Dr Valerie Saxton
28th February 2007
The Niagara region of Canada – famous for ice-wine - is otherwise a small wine producer which has been concentrating on developing domestic wine tourism. The target market is independent people who appreciate culture and wish to combine experiences such as art, cuisine, and accommodation, with wine. Wine regions are seen as destinations that can supply these.
But seriously – winemakers make wine and often do not have time or skills to interact with the public. Growers in the field have even less affinity with the world of humans, often preferring nature to nurturing tourists. So what strategies are going to work?
Looking at the Canadian experience, the key lesson here is to get networking. Get modern. Networking creates critical mass for independent wineries. First of all group together, get a committee (preferably with a person from government or other funding body on board). Then get a web-based information outlet, with options where people can search and book. Get the people to your region – then keep them there. Accommodation is a key issue. People who do a daytrip will spend a day’s money. People who overnight will spend more than two days’ money. Accommodation, dinner, and maybe a more leisurely drive back where they will stop and buy some pottery or something. Competitiveness is not productive here. Group together to get visitors, then combine to make the experience a good one. 70% of advertising is by word of mouth. Not needed are: “We went but there was nothing open” or “we went but couldn’t find what we were looking for.”
Mixing experiences is another draw card – a cooking school, wine outlet and good restaurant in one complex creates a destination. Evening events contribute to this atmosphere of cultural wealth. The problem though is the same as before – different talents and skill sets are needed for these. Winegrowers have created their wineries from the love of lifestyle and wine, not to open to the public. How can this creative holistic love be communicated to others and at the same time contribute to the survival of the winery?
Banding together for events that support charity, supporting local organisations, hosting several wineries together – these all add to the critical mass that attracts the public.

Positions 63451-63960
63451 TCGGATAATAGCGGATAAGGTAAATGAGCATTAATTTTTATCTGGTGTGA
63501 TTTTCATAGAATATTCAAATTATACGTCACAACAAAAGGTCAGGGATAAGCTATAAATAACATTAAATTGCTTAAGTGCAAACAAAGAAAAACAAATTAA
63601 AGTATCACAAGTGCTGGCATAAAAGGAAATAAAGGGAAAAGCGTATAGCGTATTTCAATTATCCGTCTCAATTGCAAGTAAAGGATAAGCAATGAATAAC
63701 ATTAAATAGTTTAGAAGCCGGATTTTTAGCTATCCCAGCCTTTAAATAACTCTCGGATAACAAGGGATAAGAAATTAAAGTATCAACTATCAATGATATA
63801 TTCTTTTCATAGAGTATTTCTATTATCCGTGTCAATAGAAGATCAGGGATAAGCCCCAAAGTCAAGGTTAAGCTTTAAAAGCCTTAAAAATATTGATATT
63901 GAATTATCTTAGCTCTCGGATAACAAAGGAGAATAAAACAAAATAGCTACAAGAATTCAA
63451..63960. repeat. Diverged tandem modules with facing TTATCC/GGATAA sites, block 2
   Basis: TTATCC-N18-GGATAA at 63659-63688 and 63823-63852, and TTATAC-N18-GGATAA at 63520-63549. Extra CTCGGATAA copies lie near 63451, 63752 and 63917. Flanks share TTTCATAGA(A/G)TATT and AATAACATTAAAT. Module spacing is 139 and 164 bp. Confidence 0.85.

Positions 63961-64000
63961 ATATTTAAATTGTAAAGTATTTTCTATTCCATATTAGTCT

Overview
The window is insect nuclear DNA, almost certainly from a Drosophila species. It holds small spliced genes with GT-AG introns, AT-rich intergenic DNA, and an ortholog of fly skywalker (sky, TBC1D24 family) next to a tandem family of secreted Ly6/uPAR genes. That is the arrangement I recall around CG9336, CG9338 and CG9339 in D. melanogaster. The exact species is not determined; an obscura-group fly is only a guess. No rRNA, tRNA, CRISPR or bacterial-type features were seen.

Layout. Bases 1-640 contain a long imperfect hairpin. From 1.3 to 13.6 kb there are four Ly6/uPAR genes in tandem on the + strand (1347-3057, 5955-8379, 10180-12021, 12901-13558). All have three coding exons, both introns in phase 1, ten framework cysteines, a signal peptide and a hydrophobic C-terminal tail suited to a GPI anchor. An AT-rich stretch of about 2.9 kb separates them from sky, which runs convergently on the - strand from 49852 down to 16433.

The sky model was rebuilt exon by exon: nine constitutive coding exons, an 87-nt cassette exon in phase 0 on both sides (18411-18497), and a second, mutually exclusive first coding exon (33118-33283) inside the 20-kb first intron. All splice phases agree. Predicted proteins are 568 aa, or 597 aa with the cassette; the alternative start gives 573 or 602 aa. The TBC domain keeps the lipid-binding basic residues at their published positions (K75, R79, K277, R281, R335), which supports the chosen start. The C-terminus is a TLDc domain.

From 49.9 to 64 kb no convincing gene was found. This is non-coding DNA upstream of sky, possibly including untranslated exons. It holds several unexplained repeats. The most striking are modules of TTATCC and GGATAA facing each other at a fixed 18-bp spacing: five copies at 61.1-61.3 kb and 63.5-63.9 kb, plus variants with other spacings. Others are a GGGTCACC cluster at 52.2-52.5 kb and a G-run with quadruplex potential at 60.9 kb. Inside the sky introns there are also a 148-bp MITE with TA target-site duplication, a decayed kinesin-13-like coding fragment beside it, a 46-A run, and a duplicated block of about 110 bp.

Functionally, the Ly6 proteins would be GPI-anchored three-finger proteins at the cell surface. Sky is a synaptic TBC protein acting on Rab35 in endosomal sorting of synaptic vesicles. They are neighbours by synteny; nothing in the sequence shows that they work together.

In Canada the ‘cottage wineries’ that have grown in number from six to 60 in six years, have amalgamated, sometimes corporately, to get the business acumen and company structure that underlines successful enterprises. But they maintain their own brand and contribute to diversity and complexity of experience. One amalgamation has now been bought out by Constellation, the largest wine business in the world.
Niagara draws on a local population of four million people in the ‘golden horseshoe’ of Ontario. Not too far away is the US East Coast population of 20 million. It is clearly a catchment that has more potential than domestic Canterbury. New Zealand’s sink or swim approach to primary industry does not help either– no subsidies, frequent changes of government policy, the exchange rate. Clear messages are: the need for innovation, and not to overstretch or overstock. The clearest message of all – band together, combine resources, maximise skill sets, use the right people for the job.
Canterbury has a burgeoning wine region producing in recent years several very creditable award-winning wines. Look out for events, destinations and the local wines. If at a restaurant buy a local wine. Look out for the latest local wine trail maps. Come out at the weekend and stay in a bed and breakfast.
Marketing in Central Canterbury is in its infancy. The Canadian approach offers a model of how our local industry can take a significant step forward.
Dr Valerie Saxton is a Lecturer at the Centre for Viticulture and Oenology
Agriculture and Life Sciences Division, Lincoln University. This article is based on discussions with Dr Bruce Archibald, Deputy Minister of Agriculture for Ontario, and Dr Joanna Fountain.